Takeaway: This is an affordable and useful way to follow up on oral appliance treatment after the initial titration of the device has been established. It’s also one way that both doctors and dentists can collaborate to help improve their patients’ lives along this shared continuum of care.
“Tesla’s Autopilot Vexes Some Drivers, Even Its Fans”
The Wall Street Journal
July 6, 2016
From the article: “[Carl Bennett’s] car’s Autopilot technology didn’t react the way he expected… He slammed on the brakes, swerved and hit the truck. He wasn’t hurt, but the $106,000 electric car was totaled… Mr. Bennett, a consultant who lives in Warrenton, Va., complained to Tesla Motors Inc. The auto maker replied that the crash was his fault, according to a letter from Tesla reviewed by The Wall Street Journal.”
Takeaway: Personally I keep wondering why all the technology investments are going into making driverless cars to curb drowsy driving when, really, what we need is more research and public health education to support the prevention of sleep deprivation in the first place.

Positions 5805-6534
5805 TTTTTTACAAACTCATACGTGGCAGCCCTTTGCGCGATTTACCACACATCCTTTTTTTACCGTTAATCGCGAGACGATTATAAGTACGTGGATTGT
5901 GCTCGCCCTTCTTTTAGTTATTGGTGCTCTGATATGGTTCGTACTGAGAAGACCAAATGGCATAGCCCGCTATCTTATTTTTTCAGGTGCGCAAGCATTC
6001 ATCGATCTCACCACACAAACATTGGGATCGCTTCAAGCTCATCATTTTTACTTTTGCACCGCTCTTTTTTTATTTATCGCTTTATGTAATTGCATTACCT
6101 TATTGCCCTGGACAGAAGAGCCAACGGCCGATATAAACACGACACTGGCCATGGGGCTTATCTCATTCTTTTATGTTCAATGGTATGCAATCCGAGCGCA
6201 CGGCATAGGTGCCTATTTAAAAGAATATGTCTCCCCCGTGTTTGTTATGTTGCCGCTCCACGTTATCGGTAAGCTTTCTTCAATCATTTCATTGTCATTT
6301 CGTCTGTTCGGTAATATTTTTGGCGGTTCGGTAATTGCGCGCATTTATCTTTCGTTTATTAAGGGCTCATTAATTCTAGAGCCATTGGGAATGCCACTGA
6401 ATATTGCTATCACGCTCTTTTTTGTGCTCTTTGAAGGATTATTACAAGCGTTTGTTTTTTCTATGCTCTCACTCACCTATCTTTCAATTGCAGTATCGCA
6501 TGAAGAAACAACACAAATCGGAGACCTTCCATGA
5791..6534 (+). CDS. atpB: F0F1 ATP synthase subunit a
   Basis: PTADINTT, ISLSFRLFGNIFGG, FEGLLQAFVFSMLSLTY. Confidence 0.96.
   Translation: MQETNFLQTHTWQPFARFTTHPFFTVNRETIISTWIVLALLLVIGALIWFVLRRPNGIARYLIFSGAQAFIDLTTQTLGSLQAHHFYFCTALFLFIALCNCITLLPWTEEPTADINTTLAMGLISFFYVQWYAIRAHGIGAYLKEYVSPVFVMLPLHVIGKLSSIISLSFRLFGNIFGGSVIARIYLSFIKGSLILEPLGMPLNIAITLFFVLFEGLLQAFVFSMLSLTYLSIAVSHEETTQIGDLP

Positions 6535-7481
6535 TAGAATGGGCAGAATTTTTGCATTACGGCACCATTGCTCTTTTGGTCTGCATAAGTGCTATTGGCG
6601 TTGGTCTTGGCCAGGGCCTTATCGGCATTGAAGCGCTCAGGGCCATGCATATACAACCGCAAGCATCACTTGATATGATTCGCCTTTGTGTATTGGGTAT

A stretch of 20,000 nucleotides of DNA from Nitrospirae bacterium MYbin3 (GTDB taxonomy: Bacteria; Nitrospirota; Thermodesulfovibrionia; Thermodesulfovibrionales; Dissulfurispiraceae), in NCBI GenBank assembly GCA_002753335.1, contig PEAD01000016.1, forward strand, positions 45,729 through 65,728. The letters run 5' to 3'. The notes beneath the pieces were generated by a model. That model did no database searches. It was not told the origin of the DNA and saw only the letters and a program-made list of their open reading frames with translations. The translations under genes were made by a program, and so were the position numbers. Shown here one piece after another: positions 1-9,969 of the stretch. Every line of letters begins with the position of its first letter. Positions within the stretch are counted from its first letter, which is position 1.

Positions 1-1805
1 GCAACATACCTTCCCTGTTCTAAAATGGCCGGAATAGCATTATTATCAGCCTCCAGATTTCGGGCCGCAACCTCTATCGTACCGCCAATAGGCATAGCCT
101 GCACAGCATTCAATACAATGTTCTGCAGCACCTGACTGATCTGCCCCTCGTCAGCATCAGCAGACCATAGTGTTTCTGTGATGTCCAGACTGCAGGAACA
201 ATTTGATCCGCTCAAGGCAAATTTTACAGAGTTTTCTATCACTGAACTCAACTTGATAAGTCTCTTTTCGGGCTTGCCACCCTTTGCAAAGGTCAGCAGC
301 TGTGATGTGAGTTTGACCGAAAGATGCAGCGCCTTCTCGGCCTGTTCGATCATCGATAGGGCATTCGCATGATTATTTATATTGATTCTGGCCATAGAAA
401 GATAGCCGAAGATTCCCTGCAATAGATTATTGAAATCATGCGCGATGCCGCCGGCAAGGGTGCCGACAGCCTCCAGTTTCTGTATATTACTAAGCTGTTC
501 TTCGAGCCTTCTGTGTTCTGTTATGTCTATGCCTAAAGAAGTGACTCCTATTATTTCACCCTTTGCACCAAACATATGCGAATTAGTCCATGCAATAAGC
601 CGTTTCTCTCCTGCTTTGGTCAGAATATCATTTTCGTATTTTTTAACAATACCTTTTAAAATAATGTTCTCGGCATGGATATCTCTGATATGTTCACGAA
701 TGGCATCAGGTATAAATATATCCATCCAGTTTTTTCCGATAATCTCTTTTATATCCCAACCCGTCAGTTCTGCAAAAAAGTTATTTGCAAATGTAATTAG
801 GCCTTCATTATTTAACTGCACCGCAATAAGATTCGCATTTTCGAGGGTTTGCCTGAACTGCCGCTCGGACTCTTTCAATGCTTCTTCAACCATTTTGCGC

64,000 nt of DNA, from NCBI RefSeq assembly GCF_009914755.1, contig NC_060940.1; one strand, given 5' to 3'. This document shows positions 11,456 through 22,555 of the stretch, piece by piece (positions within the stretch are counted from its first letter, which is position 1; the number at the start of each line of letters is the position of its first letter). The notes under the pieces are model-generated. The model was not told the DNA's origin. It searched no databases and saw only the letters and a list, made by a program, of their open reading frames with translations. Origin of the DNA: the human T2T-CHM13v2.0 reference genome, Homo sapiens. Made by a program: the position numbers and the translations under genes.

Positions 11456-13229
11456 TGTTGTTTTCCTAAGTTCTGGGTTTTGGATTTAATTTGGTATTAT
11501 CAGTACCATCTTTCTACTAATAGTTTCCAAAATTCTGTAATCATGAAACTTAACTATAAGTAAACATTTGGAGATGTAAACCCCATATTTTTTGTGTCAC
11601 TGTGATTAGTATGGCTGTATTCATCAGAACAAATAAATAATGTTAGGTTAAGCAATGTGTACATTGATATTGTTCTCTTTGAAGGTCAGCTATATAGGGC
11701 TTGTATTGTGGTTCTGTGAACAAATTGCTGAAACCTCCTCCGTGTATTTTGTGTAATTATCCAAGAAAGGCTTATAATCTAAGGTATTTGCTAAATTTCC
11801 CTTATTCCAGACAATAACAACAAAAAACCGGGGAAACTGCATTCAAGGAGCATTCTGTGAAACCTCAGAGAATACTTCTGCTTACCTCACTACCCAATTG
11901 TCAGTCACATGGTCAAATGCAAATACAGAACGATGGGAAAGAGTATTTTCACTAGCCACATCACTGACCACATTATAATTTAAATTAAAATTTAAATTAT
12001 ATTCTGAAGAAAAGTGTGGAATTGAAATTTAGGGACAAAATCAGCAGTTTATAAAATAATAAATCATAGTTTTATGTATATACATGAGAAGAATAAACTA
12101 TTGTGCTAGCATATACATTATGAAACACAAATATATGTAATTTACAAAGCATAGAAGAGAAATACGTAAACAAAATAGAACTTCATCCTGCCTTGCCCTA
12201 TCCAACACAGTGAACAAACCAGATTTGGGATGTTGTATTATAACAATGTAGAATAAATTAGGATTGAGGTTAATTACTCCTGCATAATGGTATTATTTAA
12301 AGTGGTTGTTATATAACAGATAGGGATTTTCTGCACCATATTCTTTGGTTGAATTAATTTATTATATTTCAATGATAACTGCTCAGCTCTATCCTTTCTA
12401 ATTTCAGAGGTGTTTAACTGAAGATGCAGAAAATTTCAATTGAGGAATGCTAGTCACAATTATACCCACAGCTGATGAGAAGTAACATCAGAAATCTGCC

“Six Painful Lessons on Opioids”
Advance Healthcare Network for Respiratory Care & Sleep Medicine
June 27, 2016
From the article: “As Stavros G. Memtsoudis, M.D., Ph.D. and his colleagues at the Weill Medical College of Cornell University wrote: ‘The prevalence of OSA is estimated to be 25% among candidates for elective surgery and may be as high as 80% in high-risk populations such as patients undergoing bariatric surgery. Further complicating matters is a high prevalence of associated conditions such as obesity, hypoventilation syndrome, and chronic hypercapnia. Disturbingly, OSA remains undiagnosed in 80% of patients at the time of surgery, which means that many patients may unknowingly be placed at risk partially because of the untreated nature of their disease, and outcomes data for such patients are necessarily incomplete.’”